The influence of mother, father, and child risk on parenting and children’s cognitive and social behaviors. Although research shows that fathers’ and children’s risk contribute to children’s development, studies investigating the simultaneous influence of maternal, paternal and child risk on parenting and child’s functioning are rare. Including all family members in research is consistent with a family system perspective that parents influence their children’s development through their relationships with them. In this study, family system theory and a risk perspective were used to examine the influence of maternal, paternal, and child risk when children were 9 months old on 24 months outcomes.
PI: Jay Fagan
Effects of a coparenting intervention on adolescent fathers and couples. This experimental study tested the effects of two pre-birth interventions—MELD coparenting and childbirth curricula—and a no intervention control group on young African American and Hispanic fathers and their adolescent partners. The coparenting intervention was associated with changing fathers’ perceptions of their coparenting behavior rather than mothers’ perceptions of the fathers’ behavior compared with the childbirth program. Fathers and mothers consistently reported fathers’ improved coparenting behavior when the coparenting intervention was compared with the no intervention group. Fathers (regardless of residence) and mothers residing with the father reported higher levels of father engagement with the infant when the father participated in the coparenting intervention compared with fathers who participated in the childbirth intervention.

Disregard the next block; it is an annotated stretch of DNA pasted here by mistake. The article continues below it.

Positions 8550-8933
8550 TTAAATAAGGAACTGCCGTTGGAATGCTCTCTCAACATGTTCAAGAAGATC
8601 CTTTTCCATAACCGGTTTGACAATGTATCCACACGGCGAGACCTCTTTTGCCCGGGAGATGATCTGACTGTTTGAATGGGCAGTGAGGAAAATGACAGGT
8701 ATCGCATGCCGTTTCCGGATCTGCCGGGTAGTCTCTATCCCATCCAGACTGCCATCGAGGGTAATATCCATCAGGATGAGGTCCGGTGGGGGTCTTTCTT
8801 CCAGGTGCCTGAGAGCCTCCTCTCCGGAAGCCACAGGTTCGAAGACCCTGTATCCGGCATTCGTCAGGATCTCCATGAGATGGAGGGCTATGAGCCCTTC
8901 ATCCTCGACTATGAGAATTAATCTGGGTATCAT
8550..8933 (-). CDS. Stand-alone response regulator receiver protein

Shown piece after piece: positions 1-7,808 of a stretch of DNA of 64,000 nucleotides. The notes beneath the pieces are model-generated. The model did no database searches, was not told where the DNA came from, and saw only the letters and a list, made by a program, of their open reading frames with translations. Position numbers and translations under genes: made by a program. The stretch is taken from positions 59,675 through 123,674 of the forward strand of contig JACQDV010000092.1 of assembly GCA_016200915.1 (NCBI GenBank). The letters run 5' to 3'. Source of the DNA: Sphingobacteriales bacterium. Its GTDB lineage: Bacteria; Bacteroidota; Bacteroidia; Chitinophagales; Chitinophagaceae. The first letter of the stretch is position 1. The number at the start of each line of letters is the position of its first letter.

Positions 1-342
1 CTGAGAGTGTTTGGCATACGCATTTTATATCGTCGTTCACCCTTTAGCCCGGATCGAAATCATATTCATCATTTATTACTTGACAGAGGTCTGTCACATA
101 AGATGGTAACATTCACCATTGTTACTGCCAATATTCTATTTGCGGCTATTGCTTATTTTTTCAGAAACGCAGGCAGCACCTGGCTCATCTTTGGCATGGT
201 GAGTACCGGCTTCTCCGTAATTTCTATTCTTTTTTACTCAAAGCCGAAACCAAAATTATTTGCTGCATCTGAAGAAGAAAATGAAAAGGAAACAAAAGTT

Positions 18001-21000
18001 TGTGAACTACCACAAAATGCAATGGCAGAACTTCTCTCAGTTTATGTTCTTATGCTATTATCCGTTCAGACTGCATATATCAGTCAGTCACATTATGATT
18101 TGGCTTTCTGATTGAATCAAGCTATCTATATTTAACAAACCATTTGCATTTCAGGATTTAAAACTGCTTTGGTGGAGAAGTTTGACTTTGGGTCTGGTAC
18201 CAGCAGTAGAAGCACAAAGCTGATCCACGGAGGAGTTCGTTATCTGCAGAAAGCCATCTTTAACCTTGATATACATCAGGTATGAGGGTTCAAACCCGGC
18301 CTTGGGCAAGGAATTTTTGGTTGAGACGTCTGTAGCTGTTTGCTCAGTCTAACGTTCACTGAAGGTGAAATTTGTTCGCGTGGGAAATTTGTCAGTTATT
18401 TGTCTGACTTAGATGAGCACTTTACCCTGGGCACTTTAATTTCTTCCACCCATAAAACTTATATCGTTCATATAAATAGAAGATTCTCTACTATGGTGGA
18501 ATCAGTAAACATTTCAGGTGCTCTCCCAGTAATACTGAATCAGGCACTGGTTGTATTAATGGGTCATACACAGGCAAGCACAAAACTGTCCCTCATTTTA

PI: Jay Fagan
Non-residential fathers with children in the foster care system
The purposes of the proposed pilot project are to: (1) obtain information from nonresidential fathers through focus group discussions about the challenges they face in being involved in their child’s life when the child is in foster care and in relating to the child welfare system and (2) pilot test a survey instrument with a sample of 50 nonresidential fathers.
PI: Jay Fagan.
Limitations of Randomized Control Trial Research Design with High-Risk Populations; A Case Study of Pregnant and Parenting Adolescents. Evidence for effective interventions is critical for planning and implementing programs intended to address social problems such as the negative consequences of adolescent pregnancy. The randomized control trial (RCT), or experimental design, has been considered the “gold standard” of evaluation methods and has guided much of the research funding and subsequent research designs for providing this evidence. However, some researchers have questioned whether an RCT is always the best choice of design. This case study of one program evaluation empirically examines a number of related concerns. In our experience, implementing a RCT in the five-year evaluation of the Alcanza Care Project, a program serving pregnant and parenting teens in Philadelphia, was not only challenging, but raised questions about the appropriateness of an RCT design for evaluating programs that serve vulnerable and high-risk populations. Although experimental designs are appropriate in some settings, other methodologies may make more sense in high-needs social service settings. Researchers, funders, and policy makers should expand what constitutes “evidence” in the social service arena.
PI: Bernie Newman